Arbitration proceedings are supposed be simple, quick and final. But the finality of arbitration has a potential downside as the stakes get higher. It is unlikely that a losing party can overturn an arbitrator’s decision even if it seems completely at odds with clear legal precedent.
A recent case from the Sixth Circuit highlights this problem. Schaffer v. Multiband Corp. grew out of dispute between trustees of an employee stock ownership plan (ESOP) and the parent company over an indemnification claim. The US Department of Labor claimed that the trustees had breached their fiduciary duties by permitting the ESOP to pay an inflated price for employer stock. The trustees settled the claims for $1.45 million each and then demanded contractual indemnification from Multiiband. Multiband refused and the dispute went to arbitration.
The arbitrator found the indemnification agreements to be invalid under a provision of the Employee Retirement Income Act of 1974 (ERISA), which makes exculpatory agreements unenforceable. That provision, however, is tempered by another provision of ERISA that permits trustees to obtain insurance for fiduciary breaches as well as DOL guidance and case law that treats indemnification agreements as insurance as long as the benefit plan has no liability for the indemnification. The trustees should have prevailed and so they filed suit in federal district to vacate the arbititrator's decision.
The trustees faced a high hurdle. Under the Federal Arbitration Act (FAA) the principle of finality carries the most weight. A court ‘must' confirm an arbitration award `unless' it is vacated, modified, or corrected `as prescribed' in §§ 10 and 11. Section 10 lists grounds for vacating an award. These are:
(1) where the award was procured by corruption, fraud, or undue means;
(2) where there was evident partiality or corruption in the arbitrators, or either of them;
(3) where the arbitrators were guilty of misconduct in refusing to hear evidence pertinent and material to the controversy; or of any other misbehavior by which the rights of any party have been prejudiced; or
(4) where the arbitrators exceeded their powers, or so imperfectly executed them that a mutual, final, and definite award upon the subject matter submitted was not made.
9 U.S.C. § 10.
Despite the very narrow grounds for vacating the arbitrator's award under the FAA, the trustees were successful. The district court concluded that the arbitrator had acted in “manifest disregard of the law" by ignoring the "clearly established legal precedent (including that of the Sixth Circuit)” that made the indemnification obligation clearly enforceable. Thus, the district court vacated the decision. Multiband promptly appealed.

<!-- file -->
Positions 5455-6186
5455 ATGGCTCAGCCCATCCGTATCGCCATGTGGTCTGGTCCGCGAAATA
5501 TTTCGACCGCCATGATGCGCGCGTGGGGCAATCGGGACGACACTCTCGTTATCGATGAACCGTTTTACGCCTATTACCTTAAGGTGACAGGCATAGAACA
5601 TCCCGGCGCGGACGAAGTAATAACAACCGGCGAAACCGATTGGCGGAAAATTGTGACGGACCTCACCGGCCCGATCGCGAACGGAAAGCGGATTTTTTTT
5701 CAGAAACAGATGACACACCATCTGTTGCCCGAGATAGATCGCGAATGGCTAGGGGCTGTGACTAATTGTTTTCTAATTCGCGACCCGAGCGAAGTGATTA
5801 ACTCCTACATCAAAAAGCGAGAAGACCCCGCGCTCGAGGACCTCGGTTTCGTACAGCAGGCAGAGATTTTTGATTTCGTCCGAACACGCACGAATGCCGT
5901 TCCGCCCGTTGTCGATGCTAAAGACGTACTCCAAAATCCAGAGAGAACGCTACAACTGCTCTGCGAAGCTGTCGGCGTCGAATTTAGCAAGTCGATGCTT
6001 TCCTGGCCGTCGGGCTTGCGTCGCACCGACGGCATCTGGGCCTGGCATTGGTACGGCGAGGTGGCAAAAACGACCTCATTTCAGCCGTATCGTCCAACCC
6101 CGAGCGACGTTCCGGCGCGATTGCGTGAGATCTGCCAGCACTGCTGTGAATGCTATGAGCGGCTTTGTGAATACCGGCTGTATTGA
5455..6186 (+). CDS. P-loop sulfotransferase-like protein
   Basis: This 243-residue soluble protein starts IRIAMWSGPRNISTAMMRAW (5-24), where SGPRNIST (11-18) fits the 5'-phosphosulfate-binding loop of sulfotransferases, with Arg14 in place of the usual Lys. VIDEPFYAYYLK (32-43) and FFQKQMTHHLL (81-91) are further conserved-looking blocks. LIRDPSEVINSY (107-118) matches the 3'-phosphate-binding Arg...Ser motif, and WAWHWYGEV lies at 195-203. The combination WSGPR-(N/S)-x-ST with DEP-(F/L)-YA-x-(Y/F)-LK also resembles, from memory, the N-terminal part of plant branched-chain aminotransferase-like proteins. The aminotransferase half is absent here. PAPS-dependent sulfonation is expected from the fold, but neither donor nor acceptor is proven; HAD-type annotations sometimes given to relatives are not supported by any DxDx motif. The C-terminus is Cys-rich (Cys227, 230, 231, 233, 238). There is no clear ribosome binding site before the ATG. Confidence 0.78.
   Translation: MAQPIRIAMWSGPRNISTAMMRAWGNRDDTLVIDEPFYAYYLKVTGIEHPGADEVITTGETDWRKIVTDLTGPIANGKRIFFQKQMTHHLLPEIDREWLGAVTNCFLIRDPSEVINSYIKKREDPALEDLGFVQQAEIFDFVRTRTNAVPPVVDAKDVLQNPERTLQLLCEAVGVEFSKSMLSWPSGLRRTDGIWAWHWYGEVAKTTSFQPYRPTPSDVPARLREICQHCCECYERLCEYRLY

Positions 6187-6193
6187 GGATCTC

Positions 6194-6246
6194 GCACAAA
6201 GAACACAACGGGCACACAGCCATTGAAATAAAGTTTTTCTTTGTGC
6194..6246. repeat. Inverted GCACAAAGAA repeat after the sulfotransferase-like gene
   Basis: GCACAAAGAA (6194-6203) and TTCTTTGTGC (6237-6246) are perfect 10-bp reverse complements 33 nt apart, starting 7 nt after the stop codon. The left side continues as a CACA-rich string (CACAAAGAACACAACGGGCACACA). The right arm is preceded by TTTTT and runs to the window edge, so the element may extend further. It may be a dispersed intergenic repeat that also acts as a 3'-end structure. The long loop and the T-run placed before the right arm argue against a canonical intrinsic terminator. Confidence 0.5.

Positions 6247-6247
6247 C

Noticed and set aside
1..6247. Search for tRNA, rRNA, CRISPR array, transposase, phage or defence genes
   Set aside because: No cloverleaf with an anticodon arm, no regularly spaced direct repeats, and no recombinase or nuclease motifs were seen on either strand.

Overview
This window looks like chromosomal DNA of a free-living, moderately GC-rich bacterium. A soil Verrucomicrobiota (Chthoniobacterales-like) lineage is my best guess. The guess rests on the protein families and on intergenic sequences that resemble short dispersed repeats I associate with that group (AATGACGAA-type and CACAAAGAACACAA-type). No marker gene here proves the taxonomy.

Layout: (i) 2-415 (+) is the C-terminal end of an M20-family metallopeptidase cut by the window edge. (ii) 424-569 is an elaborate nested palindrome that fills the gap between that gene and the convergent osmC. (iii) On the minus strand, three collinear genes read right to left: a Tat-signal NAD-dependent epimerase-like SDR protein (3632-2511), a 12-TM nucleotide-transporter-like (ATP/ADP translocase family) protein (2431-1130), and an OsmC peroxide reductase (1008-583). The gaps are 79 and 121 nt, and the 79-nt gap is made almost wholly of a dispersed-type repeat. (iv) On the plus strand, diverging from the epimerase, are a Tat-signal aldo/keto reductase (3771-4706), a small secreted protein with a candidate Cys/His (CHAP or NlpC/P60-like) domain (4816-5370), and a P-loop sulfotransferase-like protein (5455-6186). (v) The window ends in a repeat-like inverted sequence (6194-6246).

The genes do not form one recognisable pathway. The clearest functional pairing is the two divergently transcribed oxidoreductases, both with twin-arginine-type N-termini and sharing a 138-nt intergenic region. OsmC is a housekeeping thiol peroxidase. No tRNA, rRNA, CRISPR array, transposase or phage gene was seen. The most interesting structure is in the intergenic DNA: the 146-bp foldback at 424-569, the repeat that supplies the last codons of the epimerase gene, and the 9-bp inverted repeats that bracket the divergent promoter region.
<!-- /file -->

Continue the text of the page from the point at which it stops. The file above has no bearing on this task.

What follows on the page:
Notice that "manifest disregard” of the law is not listed as reason to vacate an award. Arguably, the FAA makes no provision for vacating the arbitrator’s award even if he is plainly wrong about the meaning of a law. Some courts accept that idea that “manifest disregard of the law” is an implied “fifth” reason to overturn the arbitrator. The Schaffer court, however, was not convinced that the manifest disregard standard was a legitimate basis for vacating an arbitrator’s decision. But even if there were such grounds for vacatur, it concluded that “manifest disregard” meant something more than the usual error of law. Indeed, according to the Schaffer court, not even a “manifest error of law” is sufficient to vacate the award. The arbitrator must have done something even worse. The Schaffer court suggested that if the arbitrator expressed “disagreement” with the law and refused to apply it, an order vacating the award might be justified.
The arbitrator's decision would have “doubtless" been reversed had it been issued by a court. But because the arbitrator did not “clearly disregard” the relevant ERISA provision or the terms of the contract, his decision was final. Finality, not legal correctness, was the guiding principle here.
The prospect of using a quick and simple process for dispute resolution is tempting. As the Schaffer case shows,however, an arbitrator’s decision will be upheld even if it is based on an obvious misunderstanding of the law. With a court proceeding, the losing party at least has the opportunity for an appeals court to consider whether the judge may have made a mistake of law.
In considering whether to include an arbitration clause in one of your contracts, you should think about the trade-off between finality and simplicity.
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